Here is some information from Martin Knauber who translated the New Testament into Dawawa and the consultant for the OT that we are helping to fund.
L3t me tell you a little bit about the Dawawa and where they are today.
After we had finished the New Testament we left the Dawawas in 2006 to go to North America and begin the translation project for another group. By that time the word of God had already had a significant impact on the entire language group. Many people had already left behind their old ways of Spirit worship and turned to Jesus Christ to follow him as their Lord and Savior. The love for the new Bible even grew to such a point that we had a rather unique problem: The Dawawas were hiding the Bibles in their homes because people began stealing them from each other.
The Dawawas were very sad to see us leave because they wanted us to stay and complete the Old Testament as well. However, the Lord had made it very clear to us that we were to move on and start a new project. And besides, we have been training the Dawawas in the art of Bible translation for more than 15 years, so if they wanted to continue, they were quite capable of going on themselves. So when we left, I promised the Dawawas that I would always be there for them as their consultant if they were to continue with the Old Testament. And wow, ...did they ever continue! I have never seen a group so highly motivated and eager to get the word of God as our Dawawas in Papa New Guinea. They have been faithfully translating Old Testament Scriptures over the years, and I have been back a number of times to do the consultant checking of the translated texts. The greatest encouragement, however, was when we recently visited the Dawawas from March to June this year to check some more Scripture and also to begin recording the NT to put onto the MegaVoice devices.
What was so encouraging was to see how serious and dedicated the Dawawa people had become in following the Lord with all their heart and in translating the entire word of God into their own language. When we were there a few weeks ago, we not only saw the program they had developed and built all on their own, but we also witnessed first-hand a revival that could almost be called a tribal conversion. ALL the clans from the entire language group gathered on a certain day to renounce their allegiance to the demonic spirits that still had a hold on their lives. The clan leaders had listed pages full of spirit names which they publicly renounced and sent away from their area because they finally decided to put their trust solely in Jesus Christ. This was huge, and it lasted for an entire day. The Dawawas have a very practical and child-like faith, which means, if they read something in the Bible they take it at face value and apply it to their lives in humble obedience … unlike many believers in the western world, where we often approach a text with a host of exegetical and hermeneutical questions to "figure out its relevance for us today". The Dawawas just go ahead and do what it says – no questions asked – and the Lord has visibly blessed them in many ways.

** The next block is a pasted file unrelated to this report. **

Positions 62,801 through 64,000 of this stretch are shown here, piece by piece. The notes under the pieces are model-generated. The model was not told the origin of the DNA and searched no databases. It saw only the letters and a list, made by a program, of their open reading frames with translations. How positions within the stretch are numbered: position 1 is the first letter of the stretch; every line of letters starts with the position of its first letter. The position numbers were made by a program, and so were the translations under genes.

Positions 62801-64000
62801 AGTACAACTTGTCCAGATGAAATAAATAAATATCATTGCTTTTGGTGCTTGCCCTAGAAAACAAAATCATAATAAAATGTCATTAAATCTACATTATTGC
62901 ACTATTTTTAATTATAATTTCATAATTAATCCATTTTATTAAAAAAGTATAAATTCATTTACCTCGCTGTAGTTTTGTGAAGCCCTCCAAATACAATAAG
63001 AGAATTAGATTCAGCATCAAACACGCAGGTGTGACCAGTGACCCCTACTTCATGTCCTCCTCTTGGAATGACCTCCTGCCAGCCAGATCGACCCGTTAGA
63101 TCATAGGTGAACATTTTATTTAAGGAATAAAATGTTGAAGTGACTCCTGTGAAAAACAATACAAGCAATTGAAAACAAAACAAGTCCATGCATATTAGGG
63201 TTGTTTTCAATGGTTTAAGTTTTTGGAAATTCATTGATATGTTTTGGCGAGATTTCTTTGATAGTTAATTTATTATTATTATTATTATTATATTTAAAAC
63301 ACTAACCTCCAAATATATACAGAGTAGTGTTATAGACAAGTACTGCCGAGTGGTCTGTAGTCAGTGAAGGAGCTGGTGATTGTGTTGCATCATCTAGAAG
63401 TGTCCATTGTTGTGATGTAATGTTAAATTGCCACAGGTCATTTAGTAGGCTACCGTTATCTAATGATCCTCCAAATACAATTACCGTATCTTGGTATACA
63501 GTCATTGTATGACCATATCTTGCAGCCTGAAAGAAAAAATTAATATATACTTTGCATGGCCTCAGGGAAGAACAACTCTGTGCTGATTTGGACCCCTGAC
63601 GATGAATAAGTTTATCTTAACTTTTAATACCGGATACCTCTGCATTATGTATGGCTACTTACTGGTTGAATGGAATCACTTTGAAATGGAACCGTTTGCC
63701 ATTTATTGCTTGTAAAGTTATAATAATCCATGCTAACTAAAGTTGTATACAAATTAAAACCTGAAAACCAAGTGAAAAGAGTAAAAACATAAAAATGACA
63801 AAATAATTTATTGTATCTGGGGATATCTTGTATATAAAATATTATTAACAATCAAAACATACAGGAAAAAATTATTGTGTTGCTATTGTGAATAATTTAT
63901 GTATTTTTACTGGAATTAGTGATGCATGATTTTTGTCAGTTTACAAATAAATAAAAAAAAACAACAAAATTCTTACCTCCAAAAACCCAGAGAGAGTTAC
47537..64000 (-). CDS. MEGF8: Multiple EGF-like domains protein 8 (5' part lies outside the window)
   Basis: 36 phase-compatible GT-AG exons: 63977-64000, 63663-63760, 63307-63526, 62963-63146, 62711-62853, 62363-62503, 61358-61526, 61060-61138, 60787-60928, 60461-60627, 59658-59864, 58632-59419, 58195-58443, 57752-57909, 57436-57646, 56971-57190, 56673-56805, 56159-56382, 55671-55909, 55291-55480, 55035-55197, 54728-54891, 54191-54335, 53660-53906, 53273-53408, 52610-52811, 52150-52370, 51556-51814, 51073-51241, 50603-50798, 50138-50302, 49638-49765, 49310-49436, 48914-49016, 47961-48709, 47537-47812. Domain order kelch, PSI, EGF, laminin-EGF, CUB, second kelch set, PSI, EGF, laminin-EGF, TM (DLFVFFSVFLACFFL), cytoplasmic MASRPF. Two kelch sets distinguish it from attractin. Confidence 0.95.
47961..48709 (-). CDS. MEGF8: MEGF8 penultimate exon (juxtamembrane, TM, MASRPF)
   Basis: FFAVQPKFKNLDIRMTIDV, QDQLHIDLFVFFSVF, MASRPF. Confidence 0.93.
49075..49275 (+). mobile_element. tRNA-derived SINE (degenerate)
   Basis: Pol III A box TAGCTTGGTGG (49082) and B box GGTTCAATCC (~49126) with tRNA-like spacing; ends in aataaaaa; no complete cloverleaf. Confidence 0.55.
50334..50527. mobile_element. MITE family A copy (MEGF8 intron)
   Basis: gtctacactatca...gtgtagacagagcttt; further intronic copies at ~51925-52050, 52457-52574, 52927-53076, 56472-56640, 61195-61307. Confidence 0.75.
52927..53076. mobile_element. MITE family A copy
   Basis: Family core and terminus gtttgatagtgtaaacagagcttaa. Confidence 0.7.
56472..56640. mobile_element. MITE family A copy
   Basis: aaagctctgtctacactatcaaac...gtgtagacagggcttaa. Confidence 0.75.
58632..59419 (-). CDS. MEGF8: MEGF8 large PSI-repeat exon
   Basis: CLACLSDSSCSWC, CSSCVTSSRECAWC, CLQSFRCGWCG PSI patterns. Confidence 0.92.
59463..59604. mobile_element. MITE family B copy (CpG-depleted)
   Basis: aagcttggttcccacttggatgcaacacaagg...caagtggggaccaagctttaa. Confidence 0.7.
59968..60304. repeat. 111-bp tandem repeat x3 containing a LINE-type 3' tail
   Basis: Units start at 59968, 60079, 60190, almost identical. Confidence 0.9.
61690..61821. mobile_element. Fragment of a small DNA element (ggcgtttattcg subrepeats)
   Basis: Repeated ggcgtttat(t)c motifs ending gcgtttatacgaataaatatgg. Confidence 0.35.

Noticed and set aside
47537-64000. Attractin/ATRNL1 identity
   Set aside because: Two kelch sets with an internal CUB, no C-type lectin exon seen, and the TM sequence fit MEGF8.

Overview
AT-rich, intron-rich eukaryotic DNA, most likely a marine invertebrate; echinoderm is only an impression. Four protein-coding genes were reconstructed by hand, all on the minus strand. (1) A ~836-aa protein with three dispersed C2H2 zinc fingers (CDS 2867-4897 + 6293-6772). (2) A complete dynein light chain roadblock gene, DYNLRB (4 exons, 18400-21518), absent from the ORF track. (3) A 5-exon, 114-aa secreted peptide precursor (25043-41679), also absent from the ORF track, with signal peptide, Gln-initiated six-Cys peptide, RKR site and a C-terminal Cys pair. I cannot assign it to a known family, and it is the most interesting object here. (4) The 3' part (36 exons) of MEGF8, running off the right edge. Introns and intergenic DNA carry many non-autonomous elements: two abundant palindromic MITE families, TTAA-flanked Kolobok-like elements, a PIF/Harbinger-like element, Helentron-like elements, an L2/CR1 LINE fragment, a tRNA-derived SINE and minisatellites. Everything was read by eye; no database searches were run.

Anyway, all that to say that the Dawawas are very worthy of outside financial support. Not only because the Lord is clearly at work among this group but they also fit the profile of a valid project for outside support because they are highly motivated and have developed their own strategy for completing the project, they display a strong sense of ownership and there is positive trajectory.
So why exactly do they need support? As we outlined in our brochure: After many years of training, the Dawawa have the skill to use the resources for translation work, but unfortunately, the Dawawa people do not have the technology nor the funds to do so. They look to Beate and I for equipment, materials and also to cover travel costs to the provincial capital in order to send their work to us over the internet. PNG is a third world county that charges prices for technical equipment and consumables that are well above what we pay over here in North America. Things, like computers, generators, projectors, (or spare parts for these items), as well as toner, gas, cell phone minutes … etc. are all very expensive and beyond their reach without outside help. Also, they are subsistence farmers and need to spend most of their time tending to their gardens. Given enough support, some of the leader in our team might be able to work on translation full time.
Below is a current picture of our leader Jino Gideon and our large translation team which has now grown to including people from every major village throughout the language group.
Blessings to you and the team in St. Pete
Martin and Beate